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Beautiful Bucks setting for a powerful performance
1:30pm Sunday 1st July 2012 in Freetime
WHEELING red kites above the pinnacled roofline of Waddesdon Manor set an exciting scene for the concert given by tenor Russell Watson on Friday in the spectacular setting of this Rothschild mansion writes Liz Collins.
As the birds rode the thermals their magical display was met in kind by Russell who opened this Jubilee Proms concert with God Save the Queen to an appreciative roar from the crowds – people enjoying the music in front of what must be one of the most impressive backdrops in Europe.
And Russell played the crowds with his usual relaxed friendly style, remarking that during his rendition of Danny Boy, he’d heard not only the rooks cawing while making their way to nest for the night, but also the popping of a Champagne cork – "Happy Birthday!", he called out, no doubt enhancing that person’s celebration by making it that much more personal and an evening to remember.
The concert was billed as a chance to enjoy Russell’s repertoire from his top-selling albums and it did not disappoint. The romantic Volare from his Encore album he turned into a crowd-pleaser extraordinaire by involving the ‘west’ and east’ sides of the audience in competition on the Oh, Oh and Oh Oh, Oh Oh refrains which most people recognise. East won by a narrow margin. It is a signal of his strength as an entertainer, and not just a singer, that he is able to ‘work’ his fans without being too sugary. It’s a recipe which draws people time and again to his concerts, one onlooker saying it was the fourth time they’d enjoyed one of his open-air shows.
What of the repertoire? Well, there was the opener already mentioned followed by Danny Boy dedicated to his late grandmother, and then the spiritual Swing Low, Sweet Chariot – again with a dedication, this time to the England rugby team.
In all this he was well backed by the Arts Singers who accompanied him on stage with the Arts Symphonic Orchestra led by Robert DC Emery. There followed You Raise Me Up a beautifully controlled vocal interpretation of the inspirational song, the original music written by Secret Garden's Rolf Løvland and lyrics by Brendan Graham and which is based on Londonderry Air, and incidentally which is the same tune for Danny Boy.
The performer explained his love of another piece of music, this time A Bridge Over Troubled Waters as stemming from a time when he was due to perform in front of 350,000 people at The Capitol building in Washington and following a set by Natalie Cole. He said he was about to go on stage when there was a clap of thunder and then lightning which led to the event being cancelled. However, at a reception afterwards he had been given an award for taking part, despite not having the chance! There was a group of servicemen at the reception, some badly injured, having been in Afghanistan and when Watson met some of them they persuaded him to sing. He chose ‘Bridge’ which had brought tears to some of their eyes, but which had also brought some comfort.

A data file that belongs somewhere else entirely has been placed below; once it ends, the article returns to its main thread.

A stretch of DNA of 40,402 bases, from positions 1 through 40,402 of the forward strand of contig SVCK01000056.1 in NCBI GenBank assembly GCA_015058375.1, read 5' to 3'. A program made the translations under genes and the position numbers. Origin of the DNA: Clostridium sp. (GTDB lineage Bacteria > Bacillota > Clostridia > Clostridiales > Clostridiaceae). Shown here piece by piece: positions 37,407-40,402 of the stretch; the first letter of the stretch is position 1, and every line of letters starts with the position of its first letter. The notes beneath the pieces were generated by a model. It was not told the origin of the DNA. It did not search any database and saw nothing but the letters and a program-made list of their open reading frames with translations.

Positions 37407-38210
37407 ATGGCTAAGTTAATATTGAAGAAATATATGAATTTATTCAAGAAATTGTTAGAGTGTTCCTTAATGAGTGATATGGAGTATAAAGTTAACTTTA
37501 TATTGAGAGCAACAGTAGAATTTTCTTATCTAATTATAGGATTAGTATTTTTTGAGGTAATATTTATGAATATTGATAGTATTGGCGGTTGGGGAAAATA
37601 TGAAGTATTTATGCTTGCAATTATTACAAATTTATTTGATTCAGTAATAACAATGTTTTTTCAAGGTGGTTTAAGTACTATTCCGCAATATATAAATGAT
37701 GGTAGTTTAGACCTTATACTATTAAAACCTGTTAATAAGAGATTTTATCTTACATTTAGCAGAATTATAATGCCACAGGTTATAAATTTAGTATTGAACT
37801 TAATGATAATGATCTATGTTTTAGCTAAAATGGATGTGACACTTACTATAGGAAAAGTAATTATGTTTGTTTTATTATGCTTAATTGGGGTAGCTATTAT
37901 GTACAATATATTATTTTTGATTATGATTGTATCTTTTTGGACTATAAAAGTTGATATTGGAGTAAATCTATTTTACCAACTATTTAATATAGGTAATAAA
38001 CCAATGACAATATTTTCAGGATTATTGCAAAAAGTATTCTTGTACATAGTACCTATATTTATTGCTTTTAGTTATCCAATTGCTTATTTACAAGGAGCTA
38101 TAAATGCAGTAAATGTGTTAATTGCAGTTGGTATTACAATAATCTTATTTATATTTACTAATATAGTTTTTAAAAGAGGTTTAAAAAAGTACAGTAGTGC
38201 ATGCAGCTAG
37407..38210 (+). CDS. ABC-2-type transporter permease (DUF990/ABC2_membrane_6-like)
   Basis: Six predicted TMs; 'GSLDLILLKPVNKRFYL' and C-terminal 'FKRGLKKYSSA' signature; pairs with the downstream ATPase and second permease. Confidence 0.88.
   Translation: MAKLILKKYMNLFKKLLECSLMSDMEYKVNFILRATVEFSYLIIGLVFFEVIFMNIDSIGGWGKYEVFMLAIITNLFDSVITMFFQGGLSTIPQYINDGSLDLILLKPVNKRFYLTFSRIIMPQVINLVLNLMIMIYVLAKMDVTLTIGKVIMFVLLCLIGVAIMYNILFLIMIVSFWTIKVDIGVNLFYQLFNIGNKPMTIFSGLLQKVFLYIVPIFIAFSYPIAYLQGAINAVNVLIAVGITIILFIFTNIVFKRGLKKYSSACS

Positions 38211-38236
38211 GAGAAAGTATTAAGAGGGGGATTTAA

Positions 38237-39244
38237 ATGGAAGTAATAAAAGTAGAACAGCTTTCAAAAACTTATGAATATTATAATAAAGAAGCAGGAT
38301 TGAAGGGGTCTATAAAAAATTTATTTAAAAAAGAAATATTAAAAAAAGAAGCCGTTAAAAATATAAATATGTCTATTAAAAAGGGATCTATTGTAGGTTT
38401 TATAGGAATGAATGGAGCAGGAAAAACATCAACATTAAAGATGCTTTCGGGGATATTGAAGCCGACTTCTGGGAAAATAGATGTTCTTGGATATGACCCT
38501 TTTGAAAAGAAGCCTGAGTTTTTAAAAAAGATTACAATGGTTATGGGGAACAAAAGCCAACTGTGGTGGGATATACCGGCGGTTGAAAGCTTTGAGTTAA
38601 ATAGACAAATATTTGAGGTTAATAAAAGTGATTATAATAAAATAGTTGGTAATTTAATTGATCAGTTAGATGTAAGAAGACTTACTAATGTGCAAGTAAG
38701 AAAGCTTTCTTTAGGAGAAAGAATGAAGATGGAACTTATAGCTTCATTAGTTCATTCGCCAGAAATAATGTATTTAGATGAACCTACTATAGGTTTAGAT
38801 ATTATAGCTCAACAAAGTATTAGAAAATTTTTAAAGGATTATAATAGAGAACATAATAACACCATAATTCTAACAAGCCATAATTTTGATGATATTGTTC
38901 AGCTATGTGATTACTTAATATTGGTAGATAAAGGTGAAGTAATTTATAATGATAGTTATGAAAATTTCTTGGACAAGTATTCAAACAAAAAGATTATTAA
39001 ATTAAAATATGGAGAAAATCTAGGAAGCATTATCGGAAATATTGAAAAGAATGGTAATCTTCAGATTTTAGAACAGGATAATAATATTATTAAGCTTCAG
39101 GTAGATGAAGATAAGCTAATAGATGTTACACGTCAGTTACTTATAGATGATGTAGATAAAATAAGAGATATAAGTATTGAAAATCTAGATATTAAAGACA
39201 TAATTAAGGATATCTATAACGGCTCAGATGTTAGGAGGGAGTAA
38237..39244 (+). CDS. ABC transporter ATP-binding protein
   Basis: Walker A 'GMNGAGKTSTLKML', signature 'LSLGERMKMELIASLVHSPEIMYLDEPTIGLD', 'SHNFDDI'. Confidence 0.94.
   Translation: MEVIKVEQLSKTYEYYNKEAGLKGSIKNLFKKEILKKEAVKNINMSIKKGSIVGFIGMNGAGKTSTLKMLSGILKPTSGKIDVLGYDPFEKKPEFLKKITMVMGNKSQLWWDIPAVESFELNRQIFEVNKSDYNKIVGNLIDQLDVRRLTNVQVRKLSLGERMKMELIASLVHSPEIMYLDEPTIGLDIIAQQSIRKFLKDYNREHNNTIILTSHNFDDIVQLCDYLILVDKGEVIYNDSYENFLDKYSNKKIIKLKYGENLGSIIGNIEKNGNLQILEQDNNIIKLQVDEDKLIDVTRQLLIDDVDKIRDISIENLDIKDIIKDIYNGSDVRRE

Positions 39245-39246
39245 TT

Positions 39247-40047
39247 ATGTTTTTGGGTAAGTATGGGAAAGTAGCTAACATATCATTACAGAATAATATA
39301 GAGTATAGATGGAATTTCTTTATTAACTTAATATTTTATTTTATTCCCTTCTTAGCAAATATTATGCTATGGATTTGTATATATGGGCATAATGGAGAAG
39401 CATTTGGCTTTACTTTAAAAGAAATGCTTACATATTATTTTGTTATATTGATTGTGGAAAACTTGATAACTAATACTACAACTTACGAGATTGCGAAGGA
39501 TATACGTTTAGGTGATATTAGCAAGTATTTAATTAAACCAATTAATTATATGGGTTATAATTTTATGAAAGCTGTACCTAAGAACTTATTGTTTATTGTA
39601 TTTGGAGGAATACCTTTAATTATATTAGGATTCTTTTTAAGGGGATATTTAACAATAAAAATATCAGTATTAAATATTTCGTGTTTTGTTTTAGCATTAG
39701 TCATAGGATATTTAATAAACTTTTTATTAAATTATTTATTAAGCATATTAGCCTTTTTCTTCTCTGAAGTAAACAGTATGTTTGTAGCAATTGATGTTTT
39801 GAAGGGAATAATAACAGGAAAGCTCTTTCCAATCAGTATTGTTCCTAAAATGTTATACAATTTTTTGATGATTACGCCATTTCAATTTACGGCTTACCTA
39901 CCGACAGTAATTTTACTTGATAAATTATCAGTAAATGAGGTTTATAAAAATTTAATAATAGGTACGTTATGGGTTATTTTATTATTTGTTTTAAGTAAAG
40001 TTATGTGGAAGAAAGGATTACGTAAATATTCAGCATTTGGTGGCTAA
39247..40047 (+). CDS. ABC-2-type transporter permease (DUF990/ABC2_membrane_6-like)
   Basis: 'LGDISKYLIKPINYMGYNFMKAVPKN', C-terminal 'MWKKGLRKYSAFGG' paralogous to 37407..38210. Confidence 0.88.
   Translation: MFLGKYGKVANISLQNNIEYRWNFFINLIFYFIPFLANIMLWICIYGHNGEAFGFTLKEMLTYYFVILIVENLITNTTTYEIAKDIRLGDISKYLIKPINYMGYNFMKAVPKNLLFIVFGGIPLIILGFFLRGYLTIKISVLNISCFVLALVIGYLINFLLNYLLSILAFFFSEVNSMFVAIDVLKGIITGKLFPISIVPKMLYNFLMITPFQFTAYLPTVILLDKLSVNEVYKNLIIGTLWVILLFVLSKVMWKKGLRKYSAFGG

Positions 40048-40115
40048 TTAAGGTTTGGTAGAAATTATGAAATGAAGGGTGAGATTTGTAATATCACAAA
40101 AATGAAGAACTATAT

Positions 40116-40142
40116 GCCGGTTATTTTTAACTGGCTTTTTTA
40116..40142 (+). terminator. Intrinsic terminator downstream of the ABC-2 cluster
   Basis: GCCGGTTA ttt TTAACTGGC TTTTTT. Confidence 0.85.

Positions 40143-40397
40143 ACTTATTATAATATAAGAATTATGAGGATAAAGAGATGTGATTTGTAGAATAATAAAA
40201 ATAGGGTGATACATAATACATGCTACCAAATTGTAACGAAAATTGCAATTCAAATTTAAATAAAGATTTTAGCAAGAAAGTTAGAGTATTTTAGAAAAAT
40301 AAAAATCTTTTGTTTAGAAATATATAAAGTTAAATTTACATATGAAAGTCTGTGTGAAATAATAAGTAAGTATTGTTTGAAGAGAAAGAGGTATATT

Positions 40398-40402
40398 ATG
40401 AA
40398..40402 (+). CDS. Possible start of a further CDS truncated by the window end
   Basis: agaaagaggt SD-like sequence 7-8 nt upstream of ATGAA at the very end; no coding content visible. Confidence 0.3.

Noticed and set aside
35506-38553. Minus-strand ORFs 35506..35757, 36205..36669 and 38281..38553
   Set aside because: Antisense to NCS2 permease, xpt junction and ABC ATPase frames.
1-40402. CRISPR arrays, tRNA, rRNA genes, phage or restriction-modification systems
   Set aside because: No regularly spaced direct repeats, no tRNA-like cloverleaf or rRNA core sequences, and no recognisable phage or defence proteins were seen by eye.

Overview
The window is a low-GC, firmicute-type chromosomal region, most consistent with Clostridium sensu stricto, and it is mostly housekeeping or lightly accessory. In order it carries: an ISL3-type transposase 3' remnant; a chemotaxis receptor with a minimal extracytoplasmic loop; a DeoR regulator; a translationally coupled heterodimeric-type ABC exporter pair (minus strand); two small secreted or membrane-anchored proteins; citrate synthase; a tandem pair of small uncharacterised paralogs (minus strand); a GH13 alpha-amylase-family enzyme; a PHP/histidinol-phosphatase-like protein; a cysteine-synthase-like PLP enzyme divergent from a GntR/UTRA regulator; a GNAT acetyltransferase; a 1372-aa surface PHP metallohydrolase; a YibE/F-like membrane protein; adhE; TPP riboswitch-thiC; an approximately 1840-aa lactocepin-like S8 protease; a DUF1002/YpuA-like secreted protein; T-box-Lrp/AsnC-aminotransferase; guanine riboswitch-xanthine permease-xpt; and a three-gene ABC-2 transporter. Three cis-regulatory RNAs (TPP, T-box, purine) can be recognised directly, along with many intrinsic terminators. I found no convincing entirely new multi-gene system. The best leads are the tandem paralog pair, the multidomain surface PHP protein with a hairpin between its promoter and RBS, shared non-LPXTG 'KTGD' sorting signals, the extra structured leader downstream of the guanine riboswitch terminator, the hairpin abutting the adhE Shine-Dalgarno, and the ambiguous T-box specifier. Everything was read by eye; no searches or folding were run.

“It’s great how people take strength from music… it’s how you take the knocks that counts.” said Russell, to loud applause. He has had his share with several serious brushes with ill health.
Russell then underlined his rating as ‘The People’s Tenor’ and ‘The Voice’ with Chariots of Fire theme song, Queen’s We are the Champions (which he light-heartedly suggested should have been appropriate for the finals of the European Football Championship! But it was not to be… ); Jerusalem and Flower of Scotland -- before the obligatory Land of Hope and Glory and Rule Britannia much to the joy of the flag-waving audience, Union Jacks of all sizes aloft and voices of various calibres competing with the orchestra!
Supporting act Amore, an operatic quartet of two men and two women sang Ave Maria for openers for their set. They set the mood swinging with Brindisi, the drinking song from Verdi’s La Traviata, a foot tapper, shoulder swaying, head nodding song if ever there was one. A group which has recently released their first album, they have a successful career ahead if this performance was anything to go by.
The evening had started out fairly cool, blustery with wind blowing through the tall trees which flank the north front of the manor. But this time Russell’s tongue in cheek quip that he always takes Manchester’s weather with him did not come true and the rain stayed away. It was a long walk up a steep hill to get to the venue; a walk well worth the effort and once the hamper we’d prepared was opened and the food eaten the evening warmed up not least because Russell is a warm entertainer, no airs and graces; a solid performance which leaves you wanting to hear more. It’s no surprise that Russell’s latest album hit the top of the Classical hit list and number five overall. He’s darn good.
Waddesdon is the perfect setting for a night like this, it has a striking ambience and the stage set was beautiful. The highlight was, of course, Russell Watson himself, but the orchestra, the supporting act and the Arts backing singers were all superb. I hope he comes back again soon.
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